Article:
And we do not have to think how the VUE hybrid will be set up. We know. Just go to Saturn fans or

    You join what is becoming a favored and very annoying ploy in the Edmunds TH by putting words in my mouth. I did not say anywhere that GM's hybrid technology will be dominant. I stated correctly that GM will use its own hybrid technology and that I thought hybrid cute utes are the better manifestation of the technology for the NA market. Utes make up almost 50% of the US market. The small utes from Ford, GM and Honda are selling very well (for whatever reason, the RAV4 has been going backwards). Making a popular line hybrid seems to make sense to me. The fact that Toyota is floundering in the cute ute market does not make it a bad one.

    The VUE hybrid will combine the regular 2.2 ecotec with the pre-existing electric power steering, a small electric engine for the airconditioning and a large electric engine to add to the drive power. The result will be great gas mileage with performance almost the same as the base V6 VUE. I think it an attractive combination.

    To answer Varmint's question, along with what I said here and above, the VUE is selling very well for Saturn. GM obviously wants the franchise to keep going by adding an ecological varient along with the performance varient.

    More importantly, the VUE platform will base the upcoming Chevy Equinox. With Chevy having three times as many dealers as Saturn, the Equinox has a chance to sell in the high 100s and maybe even push 200k if the execution is right. GM will not have to drop a dime to move the hybrid mechanicals from the VUE to the Equinox. If hybrids win broader market acceptance, GM could sell 50k hybrid VUES and Equinoxes per anum.
  • john1701ajohn1701a Posts: 1,897
    > The problem with the existing hybrids is when the car
    > is being taxed -- say going up an incline, heavy stop
    > and go -- the air conditioning weakens and the power
    > steering boost lessens, leaving occupants hot and grumpy.

    That's a misconception about power needs.

    You obviously haven't driven a Prius at 70 MPH up a 6% grade. IT DOESN'T USE THE BATTERY-PACK AT ALL DURING THE CLIMB! In fact, just the opposite happens; it's charged on the way up.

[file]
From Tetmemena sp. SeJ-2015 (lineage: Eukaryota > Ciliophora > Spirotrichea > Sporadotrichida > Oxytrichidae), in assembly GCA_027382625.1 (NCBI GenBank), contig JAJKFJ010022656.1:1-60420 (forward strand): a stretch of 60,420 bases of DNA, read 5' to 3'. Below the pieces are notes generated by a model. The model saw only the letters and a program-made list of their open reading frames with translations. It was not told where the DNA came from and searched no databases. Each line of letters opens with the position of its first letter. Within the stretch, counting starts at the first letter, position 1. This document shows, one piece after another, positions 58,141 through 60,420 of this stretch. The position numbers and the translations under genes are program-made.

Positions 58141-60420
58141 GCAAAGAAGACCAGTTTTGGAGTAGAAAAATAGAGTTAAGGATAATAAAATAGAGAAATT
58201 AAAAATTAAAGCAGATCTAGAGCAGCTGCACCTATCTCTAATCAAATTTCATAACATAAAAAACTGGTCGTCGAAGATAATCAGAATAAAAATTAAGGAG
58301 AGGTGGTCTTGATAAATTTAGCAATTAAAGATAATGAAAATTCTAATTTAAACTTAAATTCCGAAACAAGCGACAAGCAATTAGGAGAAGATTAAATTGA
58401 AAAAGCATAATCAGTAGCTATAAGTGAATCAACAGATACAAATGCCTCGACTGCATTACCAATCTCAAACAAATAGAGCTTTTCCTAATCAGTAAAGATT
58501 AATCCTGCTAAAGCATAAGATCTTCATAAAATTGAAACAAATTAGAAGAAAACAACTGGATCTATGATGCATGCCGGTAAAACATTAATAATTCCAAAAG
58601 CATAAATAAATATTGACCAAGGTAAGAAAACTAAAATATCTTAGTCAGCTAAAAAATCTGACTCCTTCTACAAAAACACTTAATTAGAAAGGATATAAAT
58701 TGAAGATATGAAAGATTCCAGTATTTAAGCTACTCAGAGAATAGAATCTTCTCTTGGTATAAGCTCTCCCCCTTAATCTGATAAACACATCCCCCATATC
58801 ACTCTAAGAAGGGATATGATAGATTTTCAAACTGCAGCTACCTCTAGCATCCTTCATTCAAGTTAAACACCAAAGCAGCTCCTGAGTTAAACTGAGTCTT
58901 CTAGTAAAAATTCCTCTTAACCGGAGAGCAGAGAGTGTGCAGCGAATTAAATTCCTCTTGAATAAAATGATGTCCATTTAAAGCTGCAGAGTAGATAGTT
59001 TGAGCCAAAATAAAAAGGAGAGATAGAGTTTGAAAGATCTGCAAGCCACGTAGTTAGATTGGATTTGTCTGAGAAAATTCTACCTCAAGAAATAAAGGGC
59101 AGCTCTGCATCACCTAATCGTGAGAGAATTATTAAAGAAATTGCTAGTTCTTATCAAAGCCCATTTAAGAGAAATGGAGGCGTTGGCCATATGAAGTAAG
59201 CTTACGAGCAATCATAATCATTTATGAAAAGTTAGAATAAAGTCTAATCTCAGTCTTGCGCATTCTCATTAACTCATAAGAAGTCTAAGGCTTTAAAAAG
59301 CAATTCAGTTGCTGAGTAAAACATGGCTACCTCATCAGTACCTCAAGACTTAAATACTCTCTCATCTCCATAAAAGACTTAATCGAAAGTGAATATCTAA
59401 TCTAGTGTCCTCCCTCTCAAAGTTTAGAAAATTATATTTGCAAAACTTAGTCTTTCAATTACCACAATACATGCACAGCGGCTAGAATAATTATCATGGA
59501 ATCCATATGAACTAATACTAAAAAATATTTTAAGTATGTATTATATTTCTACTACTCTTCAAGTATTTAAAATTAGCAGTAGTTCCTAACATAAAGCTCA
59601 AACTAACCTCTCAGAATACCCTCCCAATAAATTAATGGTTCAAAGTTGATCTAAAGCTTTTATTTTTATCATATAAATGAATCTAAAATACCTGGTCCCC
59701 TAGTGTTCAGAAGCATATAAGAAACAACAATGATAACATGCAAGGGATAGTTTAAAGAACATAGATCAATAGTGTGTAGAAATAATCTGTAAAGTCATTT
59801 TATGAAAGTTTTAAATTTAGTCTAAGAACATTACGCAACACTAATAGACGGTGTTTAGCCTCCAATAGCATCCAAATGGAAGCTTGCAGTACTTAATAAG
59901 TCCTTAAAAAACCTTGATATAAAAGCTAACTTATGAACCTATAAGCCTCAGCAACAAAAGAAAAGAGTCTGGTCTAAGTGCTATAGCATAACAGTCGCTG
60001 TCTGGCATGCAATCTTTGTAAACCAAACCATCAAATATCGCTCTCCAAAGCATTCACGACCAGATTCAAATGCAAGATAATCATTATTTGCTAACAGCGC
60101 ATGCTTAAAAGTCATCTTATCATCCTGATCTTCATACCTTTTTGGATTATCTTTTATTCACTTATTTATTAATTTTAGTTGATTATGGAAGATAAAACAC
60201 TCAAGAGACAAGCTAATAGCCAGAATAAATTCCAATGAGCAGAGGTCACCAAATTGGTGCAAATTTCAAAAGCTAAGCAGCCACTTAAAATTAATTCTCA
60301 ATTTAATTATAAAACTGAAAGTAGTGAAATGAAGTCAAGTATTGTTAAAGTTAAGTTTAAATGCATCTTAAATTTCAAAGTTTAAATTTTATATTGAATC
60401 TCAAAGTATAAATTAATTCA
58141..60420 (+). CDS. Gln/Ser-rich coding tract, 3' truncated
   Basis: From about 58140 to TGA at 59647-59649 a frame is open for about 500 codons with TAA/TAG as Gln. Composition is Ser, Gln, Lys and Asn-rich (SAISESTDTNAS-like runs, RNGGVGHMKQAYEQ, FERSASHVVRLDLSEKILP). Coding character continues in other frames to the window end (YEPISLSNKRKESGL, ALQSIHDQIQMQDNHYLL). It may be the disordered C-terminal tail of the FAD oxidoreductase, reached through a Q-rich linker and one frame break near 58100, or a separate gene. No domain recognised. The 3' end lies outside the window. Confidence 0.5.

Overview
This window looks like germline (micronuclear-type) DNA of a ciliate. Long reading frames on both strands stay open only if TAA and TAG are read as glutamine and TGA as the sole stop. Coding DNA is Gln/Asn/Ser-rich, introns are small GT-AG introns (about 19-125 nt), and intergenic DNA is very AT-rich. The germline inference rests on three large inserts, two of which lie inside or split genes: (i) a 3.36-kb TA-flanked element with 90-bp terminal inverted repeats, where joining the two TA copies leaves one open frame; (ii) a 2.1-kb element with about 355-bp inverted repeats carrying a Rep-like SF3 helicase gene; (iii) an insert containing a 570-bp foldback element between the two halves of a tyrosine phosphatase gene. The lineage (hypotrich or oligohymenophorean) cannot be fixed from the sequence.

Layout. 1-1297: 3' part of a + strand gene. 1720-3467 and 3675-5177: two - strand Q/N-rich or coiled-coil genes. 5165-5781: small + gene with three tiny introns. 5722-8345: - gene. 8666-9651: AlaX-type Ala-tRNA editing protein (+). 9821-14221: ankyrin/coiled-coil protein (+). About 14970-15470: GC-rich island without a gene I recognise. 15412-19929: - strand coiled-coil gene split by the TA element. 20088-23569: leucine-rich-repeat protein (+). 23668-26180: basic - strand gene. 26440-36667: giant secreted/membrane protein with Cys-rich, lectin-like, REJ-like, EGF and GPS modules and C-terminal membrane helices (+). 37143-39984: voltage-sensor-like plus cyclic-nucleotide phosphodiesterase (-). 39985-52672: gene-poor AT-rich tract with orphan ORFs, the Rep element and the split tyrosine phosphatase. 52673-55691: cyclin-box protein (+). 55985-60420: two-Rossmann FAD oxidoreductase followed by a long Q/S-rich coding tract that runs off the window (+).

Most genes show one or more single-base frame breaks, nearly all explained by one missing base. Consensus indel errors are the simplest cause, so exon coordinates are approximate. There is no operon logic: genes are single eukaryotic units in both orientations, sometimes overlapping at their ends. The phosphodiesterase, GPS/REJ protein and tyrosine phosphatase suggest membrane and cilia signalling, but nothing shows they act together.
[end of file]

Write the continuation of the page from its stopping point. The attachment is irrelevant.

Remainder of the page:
The engine revs to full RPM, that provides more than enough thrust to turn both the wheels and the small motor (generator). Not all that electricity is needed for the bigger motor (thrust), so the extra is routed to the pack. You literally end up at the top with more stored electricity than you started with at the bottom.

  • john1701ajohn1701a Posts: 1,897
    > I did not say anywhere that GM's hybrid technology
    > will be dominant

    I asked which of GM's hybrid technologies within the company itself (hence the word "their"), not an industry-wide question.

    GM with offer "FULL", "ASSIST", and "NOT REALLY" type hybrids. Each will a different configuration of motor(s), battery-pack capacity, and electric support.

    If GM selects to push volumes sales, they may push the "NOT REALLY" type (just a 42V battery offering nothing but auto-stop/rapid-start).

    If GM chooses to lead the market with the most technically savy hybrid that breaks the records Prius is currently setting, they will go the "FULL" route. How many they sell and how they choose to promote it would be a total mystery. So I'm curious what others think about this approach.

    "ASSIST" is the happy medium technically, but they way it could be perceived makes me wonder. Having a number of "FULL" hybrids exceeding 150,000 miles at that point and showing there really are no concerns about reliability could change the attitude about this type rather significantly.

    And then of course, the thought about Toyota "floundering" is a bit premature. Their new hybrid system is componentized. That means they will be able to insert it into other platforms fairly easily. In fact, they have already announced upcoming SUV and minivan hybrids. Offering an "ute" to compete with the VUE-Hybrid is completely realistic. Don't forget, Toyota has a new vehicle coming out next year that falls into that category. It very well could be available in hybrid form a year afterward.

  • logic1logic1 Posts: 2,433